• How well do you leverage existing security technology?
  • How do you go about choosing what threats to mitigate and controls to adopt?

Signal to Noise - Measurement is only the START of maturity

Increasing instrumentation is fundamental in detecting compromise at the application, host, and network level. However, in reality it is only the beginning. This discussion will be an exploration of what works (and what doesn’t) with network traffic anomaly analysis, passively detecting vulnerabilities being discovered at the application level, and useful approaches for correlating weak and strong attack signals.

Leading Thoughts or Questions:

  • Detecting compromise earlier in the attack cycle?
  • Improving instrumentation at endpoints, networks, and applications?
  • Surprise sources of noise and lessons learned?

Software Security - Lessons learned from the front lines

Integrating security into the software development process to achieve the right assurance level is hard. The degree of difficulty increases as you factor in active attacks by bad guys and aggressive customer questions slowing down the sales process.

Key Questions:

  • What is the right organizational structure and process?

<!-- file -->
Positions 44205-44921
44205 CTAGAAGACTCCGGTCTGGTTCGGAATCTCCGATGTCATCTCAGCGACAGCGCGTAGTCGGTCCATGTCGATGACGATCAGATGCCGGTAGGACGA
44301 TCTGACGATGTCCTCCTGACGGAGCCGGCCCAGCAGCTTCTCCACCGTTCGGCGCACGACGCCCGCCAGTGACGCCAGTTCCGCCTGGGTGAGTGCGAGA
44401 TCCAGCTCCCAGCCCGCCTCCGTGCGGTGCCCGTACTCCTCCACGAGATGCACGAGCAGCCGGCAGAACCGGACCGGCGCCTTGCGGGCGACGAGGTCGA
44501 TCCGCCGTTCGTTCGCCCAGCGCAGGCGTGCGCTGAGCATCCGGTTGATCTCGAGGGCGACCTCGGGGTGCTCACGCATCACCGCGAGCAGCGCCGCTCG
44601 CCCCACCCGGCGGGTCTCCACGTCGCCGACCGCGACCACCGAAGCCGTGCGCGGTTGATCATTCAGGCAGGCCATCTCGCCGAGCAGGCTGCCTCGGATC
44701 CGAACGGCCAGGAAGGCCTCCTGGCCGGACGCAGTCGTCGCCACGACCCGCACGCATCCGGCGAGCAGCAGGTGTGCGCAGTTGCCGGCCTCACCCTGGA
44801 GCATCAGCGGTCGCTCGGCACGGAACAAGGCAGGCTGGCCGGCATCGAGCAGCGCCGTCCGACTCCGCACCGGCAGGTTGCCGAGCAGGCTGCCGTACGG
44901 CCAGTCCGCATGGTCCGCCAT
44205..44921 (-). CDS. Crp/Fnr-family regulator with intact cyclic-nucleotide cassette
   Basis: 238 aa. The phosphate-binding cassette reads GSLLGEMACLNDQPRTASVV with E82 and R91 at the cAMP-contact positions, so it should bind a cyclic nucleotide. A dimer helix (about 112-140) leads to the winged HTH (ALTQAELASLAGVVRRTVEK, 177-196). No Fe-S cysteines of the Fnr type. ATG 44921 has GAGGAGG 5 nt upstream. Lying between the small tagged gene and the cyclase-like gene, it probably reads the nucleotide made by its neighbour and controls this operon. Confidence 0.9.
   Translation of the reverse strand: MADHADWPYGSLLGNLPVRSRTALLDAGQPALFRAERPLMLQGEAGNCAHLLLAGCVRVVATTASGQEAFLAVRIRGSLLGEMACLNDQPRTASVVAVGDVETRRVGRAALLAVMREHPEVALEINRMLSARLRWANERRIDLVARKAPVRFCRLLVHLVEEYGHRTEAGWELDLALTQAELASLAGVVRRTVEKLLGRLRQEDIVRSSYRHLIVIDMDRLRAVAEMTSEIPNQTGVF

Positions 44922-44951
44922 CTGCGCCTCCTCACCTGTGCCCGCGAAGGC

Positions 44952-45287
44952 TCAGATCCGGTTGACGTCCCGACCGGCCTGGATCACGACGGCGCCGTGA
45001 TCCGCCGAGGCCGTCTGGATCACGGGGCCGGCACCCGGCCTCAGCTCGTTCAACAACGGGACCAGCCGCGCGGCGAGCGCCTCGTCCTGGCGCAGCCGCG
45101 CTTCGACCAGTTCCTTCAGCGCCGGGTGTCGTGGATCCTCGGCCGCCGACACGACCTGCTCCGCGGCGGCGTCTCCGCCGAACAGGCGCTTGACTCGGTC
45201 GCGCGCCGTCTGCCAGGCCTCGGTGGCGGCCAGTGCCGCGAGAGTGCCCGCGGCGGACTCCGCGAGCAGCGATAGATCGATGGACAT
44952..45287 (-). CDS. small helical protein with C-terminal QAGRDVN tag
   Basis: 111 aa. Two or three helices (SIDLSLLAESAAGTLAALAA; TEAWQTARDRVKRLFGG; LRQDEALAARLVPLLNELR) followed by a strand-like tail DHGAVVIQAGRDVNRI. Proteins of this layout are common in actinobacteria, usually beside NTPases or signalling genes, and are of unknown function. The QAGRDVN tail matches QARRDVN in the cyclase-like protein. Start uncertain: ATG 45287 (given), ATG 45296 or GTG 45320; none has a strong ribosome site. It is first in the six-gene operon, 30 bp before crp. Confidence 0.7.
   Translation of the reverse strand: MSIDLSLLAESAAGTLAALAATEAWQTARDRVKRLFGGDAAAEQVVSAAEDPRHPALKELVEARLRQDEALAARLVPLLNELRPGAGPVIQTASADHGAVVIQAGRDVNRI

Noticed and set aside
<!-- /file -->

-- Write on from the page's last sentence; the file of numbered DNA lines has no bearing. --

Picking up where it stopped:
• How do you know you've invested the right amount?
  • How do you demonstrate the effectiveness of your security activities during development to customers?
  • Which 3rd party tools and services add value and which ones are snake oil?
  • How do you achieve consistency in your process and results across your software portfolio?

World Economic Forum: Driving Cyber Resilience

You’ve probably heard of the famous Davos. In 2013, a group of ICT industry executives and policymakers gathered to explore cyber resiliency, seeking to define crucial capabilities, including sharing of information and protection of critical infrastructure.

The World Economic Forum is joining us to get a Black Hat perspective of current and future cyber security considerations, to aid in creating recommendations for companies and governments. Output from this working group will be included in the 2014 Annual Meeting in Davos.